Mary has appeared over the centuries donning many titles and styles of dresses, always wearing the right outfit for the occasion. While we normally associate blue with Our Lady, she doesn’t always appear in her signature color. Instead, her wardrobe seems to be influenced more by the people to whom she appears and the messages she brings.

While each apparition is unique, Mary’s ultimate goal remains the same. Her sole purpose is to lead us to her Son. Since Lent is a time to draw closer to Jesus it makes sense to invite His Mother to show us the way.

Let’s look at three apparitions and listen attentively to Our Mother. How can we put into practice those things which she is requesting of us?

Our Lady of Guadalupe

Our Lady of Guadalupe appeared to Juan Diego in 1531 wearing a rose-colored gown, a black sash and a turquoise mantel with gold stars. Here Our Lady appears as a native Aztec princess. The gold stars on her mantel show that she comes from heaven. While Aztecs falsely worshiped the gods of the sun and the moon, Our Lady comes to reveal the one true God.

The black sash tied around her waist is a cultural symbol of pregnancy. Mary appears pregnant as a defender of life, standing against the horrors of a culture of death. The pregnant Aztec princess of Guadalupe offers a message of hope to a pagan civilization riddled with human sacrifice.

Our Lady continues today to be a symbol of hope in the midst of the bitterness of life. Her comforting words to Juan Diego “Am I not your Mother?” are an appeal to us as well.

Our Lady wants us to trust in her maternal intercession.

 

Our Lady of Grace

Our Lady of Grace appeared to Catherine Laboure in a convent in Paris in 1830 wearing a white dress with a blue mantle and a white veil.

The young novice describes Our Lady’s attire with precision. Her silken dress shines with the whiteness of dawn, the neck is cut high and the sleeves are plain. A pure white veil covers her head and falls to her feet. Mary’s fingers are covered with rings with precious jewels that sparkle brilliantly showering down innumerable rays of light. The Blessed Virgin’s garments and jewelry reflect her purity, radiance and beauty.

Saddened by the evils of the world and the impending tribulations, Our Lady instructs Catherine to make and distribute the “Medal of the Immaculate Conception”, now known as the “Miraculous Medal”. The Blessed Virgin promises that “all who wear it will receive great graces.” She also advises “Come to the foot of the altar. Here graces will be shed on all who ask for them. Graces will be shed especially on those who ask for them.”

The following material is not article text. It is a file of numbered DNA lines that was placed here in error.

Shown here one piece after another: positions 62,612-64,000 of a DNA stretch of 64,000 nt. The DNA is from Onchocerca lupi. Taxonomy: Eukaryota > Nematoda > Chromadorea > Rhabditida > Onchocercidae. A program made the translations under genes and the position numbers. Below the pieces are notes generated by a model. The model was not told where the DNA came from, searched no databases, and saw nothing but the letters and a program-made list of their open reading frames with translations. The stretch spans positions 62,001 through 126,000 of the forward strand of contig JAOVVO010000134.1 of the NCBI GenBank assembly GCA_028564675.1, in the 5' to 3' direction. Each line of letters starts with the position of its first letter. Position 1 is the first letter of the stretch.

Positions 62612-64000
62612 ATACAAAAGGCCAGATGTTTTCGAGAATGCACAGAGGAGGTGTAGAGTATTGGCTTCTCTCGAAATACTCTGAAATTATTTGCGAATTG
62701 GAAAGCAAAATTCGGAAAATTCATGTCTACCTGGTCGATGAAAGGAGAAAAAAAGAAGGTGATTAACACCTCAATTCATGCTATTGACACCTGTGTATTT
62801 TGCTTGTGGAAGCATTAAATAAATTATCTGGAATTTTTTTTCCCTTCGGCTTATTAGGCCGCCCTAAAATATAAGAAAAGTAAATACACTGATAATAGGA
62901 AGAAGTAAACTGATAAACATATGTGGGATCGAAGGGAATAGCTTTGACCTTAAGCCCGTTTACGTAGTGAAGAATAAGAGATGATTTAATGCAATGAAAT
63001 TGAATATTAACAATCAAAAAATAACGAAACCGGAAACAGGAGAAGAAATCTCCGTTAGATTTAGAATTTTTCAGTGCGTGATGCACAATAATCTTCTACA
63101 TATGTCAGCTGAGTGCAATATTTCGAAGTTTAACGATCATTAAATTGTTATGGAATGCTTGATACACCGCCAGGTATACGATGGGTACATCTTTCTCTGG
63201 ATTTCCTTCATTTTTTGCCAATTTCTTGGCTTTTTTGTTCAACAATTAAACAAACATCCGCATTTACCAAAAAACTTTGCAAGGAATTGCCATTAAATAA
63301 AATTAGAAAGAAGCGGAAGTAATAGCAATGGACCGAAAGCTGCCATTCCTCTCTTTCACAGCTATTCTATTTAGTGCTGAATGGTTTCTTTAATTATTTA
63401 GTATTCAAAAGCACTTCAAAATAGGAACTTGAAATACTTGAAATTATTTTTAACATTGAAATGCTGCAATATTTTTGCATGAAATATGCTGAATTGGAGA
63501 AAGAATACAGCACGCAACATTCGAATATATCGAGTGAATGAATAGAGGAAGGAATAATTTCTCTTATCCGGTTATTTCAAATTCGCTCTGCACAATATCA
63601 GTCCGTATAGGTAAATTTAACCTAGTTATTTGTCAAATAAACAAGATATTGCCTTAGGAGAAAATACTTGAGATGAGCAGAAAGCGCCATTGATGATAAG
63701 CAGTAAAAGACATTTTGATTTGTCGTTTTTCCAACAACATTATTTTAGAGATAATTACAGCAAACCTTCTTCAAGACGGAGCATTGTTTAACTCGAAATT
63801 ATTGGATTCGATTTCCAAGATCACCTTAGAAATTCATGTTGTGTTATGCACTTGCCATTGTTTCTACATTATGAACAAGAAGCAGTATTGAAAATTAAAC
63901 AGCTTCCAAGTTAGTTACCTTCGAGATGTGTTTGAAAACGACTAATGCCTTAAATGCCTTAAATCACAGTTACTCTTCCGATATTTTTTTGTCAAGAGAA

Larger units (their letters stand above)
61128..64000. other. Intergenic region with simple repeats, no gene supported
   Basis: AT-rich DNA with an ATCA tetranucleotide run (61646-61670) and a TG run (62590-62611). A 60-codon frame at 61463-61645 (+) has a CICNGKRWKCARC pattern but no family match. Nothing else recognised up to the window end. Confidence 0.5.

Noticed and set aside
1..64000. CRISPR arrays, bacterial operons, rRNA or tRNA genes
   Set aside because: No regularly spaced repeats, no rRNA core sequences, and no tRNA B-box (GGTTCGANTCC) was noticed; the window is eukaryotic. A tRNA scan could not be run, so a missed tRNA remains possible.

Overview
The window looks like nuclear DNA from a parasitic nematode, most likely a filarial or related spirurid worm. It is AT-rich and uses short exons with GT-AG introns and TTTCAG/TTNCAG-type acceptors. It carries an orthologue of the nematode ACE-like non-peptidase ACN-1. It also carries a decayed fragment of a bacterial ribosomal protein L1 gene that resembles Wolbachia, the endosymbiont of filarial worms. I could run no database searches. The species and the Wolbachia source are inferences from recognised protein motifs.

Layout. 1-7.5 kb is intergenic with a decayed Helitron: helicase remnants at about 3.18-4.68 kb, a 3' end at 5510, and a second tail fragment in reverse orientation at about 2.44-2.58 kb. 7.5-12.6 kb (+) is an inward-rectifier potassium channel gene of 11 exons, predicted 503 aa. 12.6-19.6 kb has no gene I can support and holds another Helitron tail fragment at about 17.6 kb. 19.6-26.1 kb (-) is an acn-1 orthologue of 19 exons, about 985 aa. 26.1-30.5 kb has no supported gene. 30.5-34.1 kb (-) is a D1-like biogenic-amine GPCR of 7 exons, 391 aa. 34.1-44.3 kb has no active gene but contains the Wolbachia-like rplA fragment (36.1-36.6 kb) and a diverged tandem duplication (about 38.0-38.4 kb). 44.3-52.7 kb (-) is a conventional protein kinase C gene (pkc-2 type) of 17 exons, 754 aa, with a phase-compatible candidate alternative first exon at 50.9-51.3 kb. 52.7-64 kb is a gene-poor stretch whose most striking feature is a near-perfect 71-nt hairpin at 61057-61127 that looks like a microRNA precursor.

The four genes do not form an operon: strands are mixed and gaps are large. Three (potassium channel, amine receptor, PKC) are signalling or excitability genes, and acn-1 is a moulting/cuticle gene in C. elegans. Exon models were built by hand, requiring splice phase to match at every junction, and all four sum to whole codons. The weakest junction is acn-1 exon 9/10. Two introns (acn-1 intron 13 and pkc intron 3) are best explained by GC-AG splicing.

Our Lady wants us to ask for graces.

 

Our Lady of Fatima

Our Lady of Fatima appeared to three shepherd children in 1917 “more brilliant than the sun” wearing a white gown, a white mantel trimmed in gold, a crown on her head, and a rosary in her hands.

Her white garments once again illuminate Mary’s purity, radiance and beauty. The crown and gold trim on her mantel point to her nobility. Mary, the Queen of Heaven and Earth, has come to deliver a stern but loving message to the world. “People must stop offending God because He is already so much offended.” (Oct. 13, 1917)

Mary brings a message of hope and peace during a time of great upheaval in the world. Our loving Mother desires the salvation of souls. “When you pray the Rosary, say after each mystery: O my Jesus! Forgive us, save us from the fires of hell. Lead all souls to heaven, especially those who are most in need.”

Our Lady wants us to pray the rosary every day.

A Lenten Invitation

  •  Trust in Mary’s maternal intercession

Jesus gave us his mother on the cross. Mary is Jesus mother and our mother too. When we offer our prayers to Jesus through Mary, she can add her superabundant grace to them to make them more efficacious and acceptable to God. Our Blessed Mother wants to intercede for us and guide us to her Son.

  • Ask for graces

The brilliant “innumerable rays of light” flowing from Our Lady’s rings, depicted on the Miraculous Medal, represent the graces she will shed upon those who ask for them. When Catherine asked why some of the rings were missing rays, Mary explained, “These are the graces for which souls forget to ask.” Let’s not forget to ask the woman who is full of grace to shower these graces upon us.

  • Pray the rosary every day

If you’re not already in the habit of praying the rosary, Lent is a wonderful time to start. For those who have already discovered the riches of this treasure, Lent is a great time to go deeper.

When we meditate upon the mysteries of the rosary we reflect on the events in Jesus’ life through the eyes of his Mother. I once heard the rosary described as Mary’s Family Album – a collection of snapshots of Jesus’ life. Through the good times and the bad, the joyful and the sorrowful, Mary kept all of these things and pondered them in her heart. (Luke 2:19)

I hope you will join me this Lent by placing a rosary in one hand and offering the other hand to Mary, confidently entrusting her to lead us to her Son. Mary promises us that in the end her Immaculate Heart will triumph. Let’s invite her to prepare us for that day.

Looking for a catalyst to help you pray the rosary in a new way this lent? Click HERE to learn about our two beautiful rosary meditations books. Both books are inspired by St. John Paul II’s Theology of the Body.

Debbie Staresinic

Written by Debbie Staresinic

Debbie serves on the Board of Directors at Ruah Woods Press (RWP) in Cincinnati, a non-profit ministry committed to spreading the message of Theology of the Body (TOB) throughout the world. Debbie is the author of two rosary books written through the lens of TOB – On a Mission to Love: Rosary Meditations for Children and Families and Theology of the Body Rosary Meditations: Contemplating Christ’s Love for His Bride the ChurchAll of the proceeds from the books support RWP’s Rooted: K-12 Theology of the Body Curriculum